Ice-cool women rise to challenge
Sub-zero stunt all for a good causeKAT DUGGAN
Half a tonne of ice, a fire crew and three brave women saw the Renwick community dig deep this week, raising just over $1000 for the Marlborough Cancer Society.
Woodbourne Tavern barmaid Sophie Stammers said what started as a conversation at work on Monday night turned into a community event within 24 hours.
She and workmate Emma Pilcher were nominated to take on the Ice Challenge, a social media craze which encourages people to have a bucket of ice water tipped over them, or donate $100 to a cancer charity.
Stammers said the pair believed the challenge had started to become too far removed from the cause, with people adding alcohol and nudity to the mix.
There had also been some negative feedback around the challenge after it proved fatal for a Northland man on July 5. Willis Tepania, 40, died about 12 hours after completing the challenge, when he also consumed a bottle of bourbon, prompting the girls not to consume any alcohol before or after the challenge.
"Our main focus was to bring it back to the reason we are doing it - to raise awareness and donations for cancer," she said.
Differing opinions of the challenge made them slightly more nervous, but they were prepared with warm towels and showers straight afterwards, Stammers said.
"We didn't feel in any type of danger."
The pair got chatting to some G H Foster Contractors who had been staying in Renwick and decided to come on board, donating a digger for the event.
The contractors then spoke to Talley's, who supplied a trailer load of ice.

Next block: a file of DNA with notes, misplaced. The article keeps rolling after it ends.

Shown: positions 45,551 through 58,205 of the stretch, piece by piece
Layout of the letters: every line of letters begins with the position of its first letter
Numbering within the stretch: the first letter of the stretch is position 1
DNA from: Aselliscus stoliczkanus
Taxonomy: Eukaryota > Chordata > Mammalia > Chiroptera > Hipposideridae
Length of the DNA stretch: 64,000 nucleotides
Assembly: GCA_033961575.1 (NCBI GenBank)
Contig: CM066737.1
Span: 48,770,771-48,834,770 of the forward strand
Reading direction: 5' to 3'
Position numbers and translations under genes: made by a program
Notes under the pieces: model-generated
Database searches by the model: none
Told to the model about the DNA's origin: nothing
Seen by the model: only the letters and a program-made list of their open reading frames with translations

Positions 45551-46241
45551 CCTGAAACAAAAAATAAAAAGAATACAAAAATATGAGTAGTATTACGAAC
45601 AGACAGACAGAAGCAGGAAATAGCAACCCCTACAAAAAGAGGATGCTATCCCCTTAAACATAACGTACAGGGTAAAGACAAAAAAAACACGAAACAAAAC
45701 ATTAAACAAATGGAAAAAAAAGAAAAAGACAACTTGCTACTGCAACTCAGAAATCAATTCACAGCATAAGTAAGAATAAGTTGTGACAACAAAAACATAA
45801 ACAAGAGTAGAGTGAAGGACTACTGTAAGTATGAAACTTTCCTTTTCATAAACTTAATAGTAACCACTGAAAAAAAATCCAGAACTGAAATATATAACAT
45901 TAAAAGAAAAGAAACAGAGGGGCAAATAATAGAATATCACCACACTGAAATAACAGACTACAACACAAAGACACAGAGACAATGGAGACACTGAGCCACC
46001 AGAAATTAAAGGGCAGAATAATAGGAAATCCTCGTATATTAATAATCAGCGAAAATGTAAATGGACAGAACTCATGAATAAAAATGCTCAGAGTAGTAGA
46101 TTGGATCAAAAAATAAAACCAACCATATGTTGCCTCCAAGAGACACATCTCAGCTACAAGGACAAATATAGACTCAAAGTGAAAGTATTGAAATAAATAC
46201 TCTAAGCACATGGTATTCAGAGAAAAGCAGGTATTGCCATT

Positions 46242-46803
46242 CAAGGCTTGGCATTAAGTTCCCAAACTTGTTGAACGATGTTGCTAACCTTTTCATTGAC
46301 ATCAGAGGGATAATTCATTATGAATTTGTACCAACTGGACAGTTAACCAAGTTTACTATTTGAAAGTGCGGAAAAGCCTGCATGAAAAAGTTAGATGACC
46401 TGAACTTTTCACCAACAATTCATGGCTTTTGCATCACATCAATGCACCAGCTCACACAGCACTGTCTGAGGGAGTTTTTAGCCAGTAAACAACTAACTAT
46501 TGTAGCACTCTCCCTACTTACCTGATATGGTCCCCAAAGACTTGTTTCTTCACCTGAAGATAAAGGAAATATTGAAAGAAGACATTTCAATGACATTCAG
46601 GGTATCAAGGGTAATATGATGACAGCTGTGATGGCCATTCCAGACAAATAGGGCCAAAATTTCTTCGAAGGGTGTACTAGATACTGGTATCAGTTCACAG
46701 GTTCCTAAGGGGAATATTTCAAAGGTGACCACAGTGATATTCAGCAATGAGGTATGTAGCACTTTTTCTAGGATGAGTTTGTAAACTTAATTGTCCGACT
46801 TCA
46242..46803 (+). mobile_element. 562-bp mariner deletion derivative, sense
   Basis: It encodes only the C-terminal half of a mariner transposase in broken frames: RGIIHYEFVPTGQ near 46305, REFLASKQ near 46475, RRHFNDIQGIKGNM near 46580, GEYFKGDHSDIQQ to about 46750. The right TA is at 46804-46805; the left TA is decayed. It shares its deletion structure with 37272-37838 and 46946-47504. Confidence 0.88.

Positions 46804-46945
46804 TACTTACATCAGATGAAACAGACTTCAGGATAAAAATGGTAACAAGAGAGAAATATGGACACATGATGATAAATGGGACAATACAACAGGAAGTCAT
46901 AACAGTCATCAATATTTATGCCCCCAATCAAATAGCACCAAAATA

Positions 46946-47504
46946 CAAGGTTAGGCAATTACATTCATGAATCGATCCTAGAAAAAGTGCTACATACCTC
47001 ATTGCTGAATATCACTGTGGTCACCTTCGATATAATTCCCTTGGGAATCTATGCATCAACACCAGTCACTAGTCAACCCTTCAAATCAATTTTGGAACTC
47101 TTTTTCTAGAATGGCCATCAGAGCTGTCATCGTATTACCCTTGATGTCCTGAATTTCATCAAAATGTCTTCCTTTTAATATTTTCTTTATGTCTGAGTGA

It was poured over the pair, and friend Renee Paterson, using the digger in the front carpark of the tavern on Tuesday night.
"It's just quite amazing, within 24 hours we just pulled it all together, I'm just so amazed that so many people got involved," she said.
The Renwick Volunteer Fire Brigade also helped out, spraying the girls with water as the ice was dropped. Spectators were encouraged to donate for the cause, but there was no pressure, as it was also about raising awareness, Stammers said.
Thanks to donations from Renwick people and businesses, the three were able to donate $1090 to Marlborough Cancer Society yesterday.
University of Otago school of physical education associate professor Chris Button has researched how humans respond when suddenly immersed in cold water.
While the ice-water challenge could be risky for those with existing heart problems, for most people it would probably not be a problem, he said.
Is the region better served by having multiple events over one weekend or spread out throughout the year?Related story: (See story)